A partnership with Mitsui & Co. will help construct the commercial production facility at Taseko's Florence copper project in Arizona. Courtesy of Taseko Mines.

Welcome back to your weekly mining news recap, where we catch you up on some of the news you may have missed. This week’s headlines include a new partnership between Taseko Mines and Mitsui, Glencore’s Sukunka project skunked and Teck Resources’ latest sale.

Two separate deals struck by Iamgold this week will help it cover construction costs for its Côté Gold project in Ontario. An agreement made between Iamgold and Sumitomo Metals will see Sumitomo contribute up to US$340 to the project in exchange for increased interest in the project. The second source of funding comes from the sale of Iamgold’s 90 per cent stake in its African assets to the Morocco-based  Managem for roughly $US282 million.

Taseko Mines and Mitsui & Co. are partnering up to develop Taseko’s Florence copper project in Arizona. Mitsui has contributed an investment of up to US$100 million, which will be applied to construction costs of the commercial production facility, in exchange for a 10-per cent equity interest in the project. The two companies have also entered into an offtake contract for 81 per cent of the copper cathode produced at Florence during its initial production years.

The Government of Canada put a stop to Glencore’s Sukunka metallurgical coal project near Tumbler Ridge, British Columbia, following concerns over adverse environmental impacts identified in the province’s assessment of the project. The assessment concluded that the mine would negatively affect local wildlife, including caribou and grizzly bear populations, as well as risk releasing mercury and selenium into local water sources.

Teck Resources is selling its Quintette coal mine also near Tumbler Ridge to Conuma Resources Limited. Teck will receive $120 million in cash through staged payments over 36 months as well as a continuous 25 per cent net profits interest royalty. The mine has been on care and maintenance since 2000.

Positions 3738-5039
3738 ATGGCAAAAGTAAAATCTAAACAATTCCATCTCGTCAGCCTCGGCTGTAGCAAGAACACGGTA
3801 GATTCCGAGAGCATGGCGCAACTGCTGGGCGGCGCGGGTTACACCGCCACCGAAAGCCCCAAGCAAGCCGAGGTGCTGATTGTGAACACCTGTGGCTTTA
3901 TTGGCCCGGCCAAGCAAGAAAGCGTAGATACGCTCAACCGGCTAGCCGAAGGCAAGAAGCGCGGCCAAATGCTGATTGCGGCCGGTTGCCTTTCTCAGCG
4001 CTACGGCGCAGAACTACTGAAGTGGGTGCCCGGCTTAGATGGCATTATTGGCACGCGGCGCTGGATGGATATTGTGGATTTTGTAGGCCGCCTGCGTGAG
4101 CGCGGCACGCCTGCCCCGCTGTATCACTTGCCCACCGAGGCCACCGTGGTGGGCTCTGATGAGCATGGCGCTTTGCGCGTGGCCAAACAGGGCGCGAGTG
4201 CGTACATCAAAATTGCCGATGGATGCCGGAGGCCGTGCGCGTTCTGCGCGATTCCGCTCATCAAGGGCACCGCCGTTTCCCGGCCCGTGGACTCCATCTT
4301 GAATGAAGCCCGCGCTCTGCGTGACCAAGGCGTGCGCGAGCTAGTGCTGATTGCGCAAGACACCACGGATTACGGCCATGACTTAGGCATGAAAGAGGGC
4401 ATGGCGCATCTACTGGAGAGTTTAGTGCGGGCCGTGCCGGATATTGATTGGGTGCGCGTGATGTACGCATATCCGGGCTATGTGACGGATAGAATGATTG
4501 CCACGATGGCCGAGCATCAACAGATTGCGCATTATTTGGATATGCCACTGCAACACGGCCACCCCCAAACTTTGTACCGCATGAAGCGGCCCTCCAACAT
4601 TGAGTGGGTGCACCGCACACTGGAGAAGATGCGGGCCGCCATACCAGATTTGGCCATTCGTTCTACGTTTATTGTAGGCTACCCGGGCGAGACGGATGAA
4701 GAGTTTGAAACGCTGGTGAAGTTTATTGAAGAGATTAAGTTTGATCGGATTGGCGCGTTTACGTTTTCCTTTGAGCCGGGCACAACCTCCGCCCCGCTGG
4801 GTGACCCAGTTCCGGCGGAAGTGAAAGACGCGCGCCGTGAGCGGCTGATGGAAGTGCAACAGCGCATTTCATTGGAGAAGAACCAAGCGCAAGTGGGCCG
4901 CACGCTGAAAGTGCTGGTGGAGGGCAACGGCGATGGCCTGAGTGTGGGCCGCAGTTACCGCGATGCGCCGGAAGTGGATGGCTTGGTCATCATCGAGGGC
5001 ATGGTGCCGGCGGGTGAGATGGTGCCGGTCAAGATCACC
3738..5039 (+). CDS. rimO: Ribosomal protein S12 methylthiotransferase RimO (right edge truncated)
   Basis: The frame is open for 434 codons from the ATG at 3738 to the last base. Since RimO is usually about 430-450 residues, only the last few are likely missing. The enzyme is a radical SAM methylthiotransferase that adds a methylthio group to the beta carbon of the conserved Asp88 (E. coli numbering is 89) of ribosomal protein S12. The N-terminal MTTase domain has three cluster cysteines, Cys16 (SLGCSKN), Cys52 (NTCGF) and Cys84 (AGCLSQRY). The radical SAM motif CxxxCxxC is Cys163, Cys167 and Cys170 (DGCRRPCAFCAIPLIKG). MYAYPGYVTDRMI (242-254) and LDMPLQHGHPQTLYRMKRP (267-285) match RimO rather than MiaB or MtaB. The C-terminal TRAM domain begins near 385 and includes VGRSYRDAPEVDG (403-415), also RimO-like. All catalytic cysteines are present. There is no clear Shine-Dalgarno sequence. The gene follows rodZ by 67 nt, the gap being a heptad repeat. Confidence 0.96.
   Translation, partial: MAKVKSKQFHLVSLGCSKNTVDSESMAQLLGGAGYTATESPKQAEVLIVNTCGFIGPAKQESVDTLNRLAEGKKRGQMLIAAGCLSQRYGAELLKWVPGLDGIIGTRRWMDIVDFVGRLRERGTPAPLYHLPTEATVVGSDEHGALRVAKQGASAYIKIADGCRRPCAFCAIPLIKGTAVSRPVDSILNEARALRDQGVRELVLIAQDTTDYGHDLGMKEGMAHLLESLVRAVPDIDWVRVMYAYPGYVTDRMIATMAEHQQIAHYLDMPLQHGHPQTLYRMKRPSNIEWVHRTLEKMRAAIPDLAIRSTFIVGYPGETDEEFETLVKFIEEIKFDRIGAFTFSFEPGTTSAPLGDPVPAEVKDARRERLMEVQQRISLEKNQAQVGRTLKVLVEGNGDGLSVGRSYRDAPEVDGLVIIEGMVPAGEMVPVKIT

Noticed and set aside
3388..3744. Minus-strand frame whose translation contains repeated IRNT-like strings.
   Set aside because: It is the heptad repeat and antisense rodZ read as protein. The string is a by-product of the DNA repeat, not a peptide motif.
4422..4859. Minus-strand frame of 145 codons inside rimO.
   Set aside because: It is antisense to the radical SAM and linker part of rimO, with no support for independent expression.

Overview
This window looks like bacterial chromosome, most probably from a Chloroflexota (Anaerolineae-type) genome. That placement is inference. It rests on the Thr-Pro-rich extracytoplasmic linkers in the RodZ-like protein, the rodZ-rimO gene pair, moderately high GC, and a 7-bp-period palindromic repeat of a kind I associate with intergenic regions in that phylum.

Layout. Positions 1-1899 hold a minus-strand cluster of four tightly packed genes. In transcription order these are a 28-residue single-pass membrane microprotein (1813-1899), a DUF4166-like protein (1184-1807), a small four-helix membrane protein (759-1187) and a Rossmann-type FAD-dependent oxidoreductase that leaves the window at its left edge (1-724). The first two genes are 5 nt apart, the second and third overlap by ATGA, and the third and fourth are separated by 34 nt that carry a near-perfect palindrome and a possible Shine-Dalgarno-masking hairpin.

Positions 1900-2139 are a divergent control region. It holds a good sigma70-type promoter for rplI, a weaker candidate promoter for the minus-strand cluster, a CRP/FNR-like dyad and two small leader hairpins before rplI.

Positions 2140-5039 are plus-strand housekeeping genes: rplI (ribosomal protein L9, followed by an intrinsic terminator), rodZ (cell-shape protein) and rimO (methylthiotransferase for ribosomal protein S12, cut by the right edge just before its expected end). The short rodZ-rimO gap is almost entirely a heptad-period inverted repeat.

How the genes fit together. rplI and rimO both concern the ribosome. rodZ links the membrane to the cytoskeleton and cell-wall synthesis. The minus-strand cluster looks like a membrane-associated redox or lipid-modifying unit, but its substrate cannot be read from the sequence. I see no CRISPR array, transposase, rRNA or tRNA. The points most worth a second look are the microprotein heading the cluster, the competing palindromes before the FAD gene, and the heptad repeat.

The Conservation Fund and Bristol Bay Heritage Land Trust have raised US$20 million in an effort to conserve 44,000 acres of land located at Alaska’s Bristol Bay watershed in an attempt to halt the development of Northern Dynasty Minerals’ Pebble mine, as reported by Reuters. This purchase would restrict development of a planned access road to the proposed copper-gold-molybdenum mine.

The cost for the development of Vital Metals’ Saskatoon REE plant has increased, leading the company to shift its priorities. The cost was initially estimated at over $20 million, but has since grown to $54 million due to factors including the scaling up of the capacity of the plant, “execution challenges, scoping changes and industry inflation.” Following a revision of costs and change of leadership, Vital Metals announced that it will put off the completion of the “facility’s rare earth hydrometallurgical leaching, purification and rare earth precipitation circuits until 2024,” and instead turn its focus to working on the permitting process for the Tardiff deposit at its Nechalacho project.

Ivanhoe Mines has responded to a Bloomberg story about its alleged relationship with a presidential aide arrested in a corruption case in the Democratic Republic of Congo. According to Ivanhoe, the company had signed a term sheet with Congo Bantu Mining SARL (Cobamin), a company in which the aide, Vidiye Tshimanga, is a shareholder, for an earn-in for three exploration permits held by Cobamin. The company also states that no final agreements had ever been signed and no payments were ever made.

A new report from Wood Mackenzie predicts a decrease in prices of most base metals for 2023. Demand will soften due to a slowing construction sector, while the supply of copper, lead, zinc, iron ore, steel and others will grow at rates higher than 2022. The production of battery metals such as nickel, cobalt and lithium is expected to continue to expand even after seeing double-digit growth in 2022.

Canada’s Environment Minister proposed a mandate that would see one-fifth of all passenger vehicles sold powered by electricity by 2026, as reported by CTV News. Vehicle manufacturers and importers who fail to meet their sales targets under this new mandate could expect to incur penalties. The shift from gas-powered to electric-powered vehicles in the country still has a way to go, with the biggest issue currently being the availability of electric vehicles.

That’s all for this week. If you’ve got feedback, you can always reach us at editor@cim.org. If you’ve got something to add, why not join the conversation on our Facebook, Twitter, LinkedIn or Instagram pages? The CIM Magazine team wishes you a happy holiday season! We’ll return Friday Jan. 6, 2023!